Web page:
All of your favorites, in one place.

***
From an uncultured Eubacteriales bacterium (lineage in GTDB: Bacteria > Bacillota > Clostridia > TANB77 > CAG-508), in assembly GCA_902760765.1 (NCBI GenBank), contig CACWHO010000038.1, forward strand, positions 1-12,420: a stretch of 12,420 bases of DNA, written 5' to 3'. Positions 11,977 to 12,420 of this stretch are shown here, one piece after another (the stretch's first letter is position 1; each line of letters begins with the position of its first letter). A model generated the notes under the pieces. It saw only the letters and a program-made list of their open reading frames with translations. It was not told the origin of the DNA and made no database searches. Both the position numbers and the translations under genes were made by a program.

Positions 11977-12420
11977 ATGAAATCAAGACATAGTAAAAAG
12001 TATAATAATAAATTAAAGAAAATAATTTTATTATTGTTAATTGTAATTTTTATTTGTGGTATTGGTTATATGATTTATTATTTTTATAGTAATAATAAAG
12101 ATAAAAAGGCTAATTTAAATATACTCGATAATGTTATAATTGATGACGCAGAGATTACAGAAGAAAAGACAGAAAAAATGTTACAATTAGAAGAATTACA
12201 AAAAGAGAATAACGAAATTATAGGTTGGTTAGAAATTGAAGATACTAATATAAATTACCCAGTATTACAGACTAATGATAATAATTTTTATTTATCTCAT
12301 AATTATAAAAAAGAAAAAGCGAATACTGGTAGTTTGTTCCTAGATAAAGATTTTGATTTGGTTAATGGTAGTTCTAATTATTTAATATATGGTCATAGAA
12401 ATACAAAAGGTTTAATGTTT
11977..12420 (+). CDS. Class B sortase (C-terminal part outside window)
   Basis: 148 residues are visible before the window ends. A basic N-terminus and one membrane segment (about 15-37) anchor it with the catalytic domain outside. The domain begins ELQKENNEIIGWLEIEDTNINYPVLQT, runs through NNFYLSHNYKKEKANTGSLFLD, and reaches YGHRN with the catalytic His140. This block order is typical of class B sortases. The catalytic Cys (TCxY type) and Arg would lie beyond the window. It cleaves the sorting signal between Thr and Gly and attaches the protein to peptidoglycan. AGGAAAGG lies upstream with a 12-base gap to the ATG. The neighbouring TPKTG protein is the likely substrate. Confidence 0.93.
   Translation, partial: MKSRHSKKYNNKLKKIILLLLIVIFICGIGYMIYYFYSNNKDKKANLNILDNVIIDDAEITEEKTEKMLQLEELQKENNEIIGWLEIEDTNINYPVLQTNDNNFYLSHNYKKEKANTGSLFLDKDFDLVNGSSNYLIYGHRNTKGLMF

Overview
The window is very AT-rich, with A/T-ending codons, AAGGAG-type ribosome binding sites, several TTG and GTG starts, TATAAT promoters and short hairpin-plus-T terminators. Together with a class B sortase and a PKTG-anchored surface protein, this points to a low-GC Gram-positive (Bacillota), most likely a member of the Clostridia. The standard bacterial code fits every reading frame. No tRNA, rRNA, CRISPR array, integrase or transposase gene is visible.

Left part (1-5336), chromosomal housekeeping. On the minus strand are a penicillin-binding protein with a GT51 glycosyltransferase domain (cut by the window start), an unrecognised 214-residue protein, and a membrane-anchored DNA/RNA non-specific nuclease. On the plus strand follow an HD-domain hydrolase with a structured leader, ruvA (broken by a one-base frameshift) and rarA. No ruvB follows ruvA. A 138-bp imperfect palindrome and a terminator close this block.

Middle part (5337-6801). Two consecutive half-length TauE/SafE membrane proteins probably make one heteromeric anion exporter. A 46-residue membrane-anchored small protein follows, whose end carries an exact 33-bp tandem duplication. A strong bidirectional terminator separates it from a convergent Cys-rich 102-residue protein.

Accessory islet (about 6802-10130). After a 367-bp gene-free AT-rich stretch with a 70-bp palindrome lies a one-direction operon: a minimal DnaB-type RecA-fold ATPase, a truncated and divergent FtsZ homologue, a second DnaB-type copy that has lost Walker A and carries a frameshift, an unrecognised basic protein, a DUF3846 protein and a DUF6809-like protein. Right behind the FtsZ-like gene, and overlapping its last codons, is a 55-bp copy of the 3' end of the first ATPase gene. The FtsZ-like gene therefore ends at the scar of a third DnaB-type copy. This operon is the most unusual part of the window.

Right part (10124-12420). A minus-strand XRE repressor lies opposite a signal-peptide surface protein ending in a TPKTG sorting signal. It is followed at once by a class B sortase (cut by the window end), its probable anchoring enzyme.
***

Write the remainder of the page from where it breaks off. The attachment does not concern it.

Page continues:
Awesome new LP, just arrived, Referencing the delicate artistic printing method, this nonet recording presented by Harris Eisenstadt on drums and compositions, Michael McGinnis on clarinet, Jason Mears on alto saxophone, Sara Schoenbeck on bassoon, Mark Taylor on french horn, Brian Drye on trombone, Jay Rozen on tuba, Jonathan Goldberger on electric guitar and Garth Stevenson on acoustic bass (with smaller groups frequently breaking out) is a model of artistic restraint. At times sounding like a post-modern version of the classic Miles Davis Birth of the Cool band, the music is very patient and thoughtful, and one could imagine the past masters of the art of woodblock printing nodding their heads in approval of the craft involved. "Hasui (for brass trio) opens the album with a muted call to arms, playing a beautiful and haunting melody. "The Floating World" has a spacious dreamlike appeal, with the leader's percussion light and agile. Following a meditative beginning, "After Jeff Wall" builds to a fleet and exciting collective improvisation which builds a fascinating sound texture of clarinet and bassoon rubbing up against french horn and trombone. This performance really takes on an artistic bent sounding like a sound collage with all of the artists adding ideas toward a common goal. Riffs and melodies bubble up and then pass on with muted dignity and compassion. "Hiroshige (for woodwind trio)" returns to the meditative sound on the trio, developing a spare motif prepared with gentle forethought developing and emotional and yearning sound. Taylor's french horn is the centerpiece of "Hokusai" developing a unique statement on an instrument rarely used in jazz, over subtle accompaniment, the music develops slowly, evolving an changing as the musicians develop the performance. The final track, "Andrew Hill" is dedicated to the great composer and pianist, beginning by developing a beautifully dignified and delicate melody. Mears gracefully develops an excellent solo against the backdrop of the horns. NoBusiness Records is based in Vlinius, Lithuania and they are becoming one of the most interesting labels on the current jazz scene, issuing progressive jazz from around the world and reissuing forgotten gems of improvisational music from the past. This thoughtful album is clearly a labor of love for all concerned, only 300 LP copies were produced, so if this appeals to you, don't wait. (jazzandblues.blogspot.com/)